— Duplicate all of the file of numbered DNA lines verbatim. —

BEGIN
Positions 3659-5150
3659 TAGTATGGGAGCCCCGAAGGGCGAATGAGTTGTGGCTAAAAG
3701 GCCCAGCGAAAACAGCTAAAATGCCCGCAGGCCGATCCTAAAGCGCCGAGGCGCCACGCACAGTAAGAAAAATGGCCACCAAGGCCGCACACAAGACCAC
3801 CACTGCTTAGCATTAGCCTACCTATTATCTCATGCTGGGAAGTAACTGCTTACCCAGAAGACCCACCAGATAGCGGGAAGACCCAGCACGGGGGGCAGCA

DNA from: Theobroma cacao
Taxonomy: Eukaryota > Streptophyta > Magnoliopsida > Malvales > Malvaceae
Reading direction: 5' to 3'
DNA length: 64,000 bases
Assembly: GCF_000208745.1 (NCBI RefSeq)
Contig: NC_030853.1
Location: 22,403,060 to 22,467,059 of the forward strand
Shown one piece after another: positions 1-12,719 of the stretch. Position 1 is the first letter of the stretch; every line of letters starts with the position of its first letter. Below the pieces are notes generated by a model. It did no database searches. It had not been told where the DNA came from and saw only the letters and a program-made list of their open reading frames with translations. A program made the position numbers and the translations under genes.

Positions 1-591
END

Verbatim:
Positions 3659-5150
3659 TAGTATGGGAGCCCCGAAGGGCGAATGAGTTGTGGCTAAAAG
3701 GCCCAGCGAAAACAGCTAAAATGCCCGCAGGCCGATCCTAAAGCGCCGAGGCGCCACGCACAGTAAGAAAAATGGCCACCAAGGCCGCACACAAGACCAC
3801 CACTGCTTAGCATTAGCCTACCTATTATCTCATGCTGGGAAGTAACTGCTTACCCAGAAGACCCACCAGATAGCGGGAAGACCCAGCACGGGGGGCAGCA

DNA from: Theobroma cacao
Taxonomy: Eukaryota > Streptophyta > Magnoliopsida > Malvales > Malvaceae
Reading direction: 5' to 3'
DNA length: 64,000 bases
Assembly: GCF_000208745.1 (NCBI RefSeq)
Contig: NC_030853.1
Location: 22,403,060 to 22,467,059 of the forward strand
Shown one piece after another: positions 1-12,719 of the stretch. Position 1 is the first letter of the stretch; every line of letters starts with the position of its first letter. Below the pieces are notes generated by a model. It did no database searches. It had not been told where the DNA came from and saw only the letters and a program-made list of their open reading frames with translations. A program made the position numbers and the translations under genes.

Positions 1-591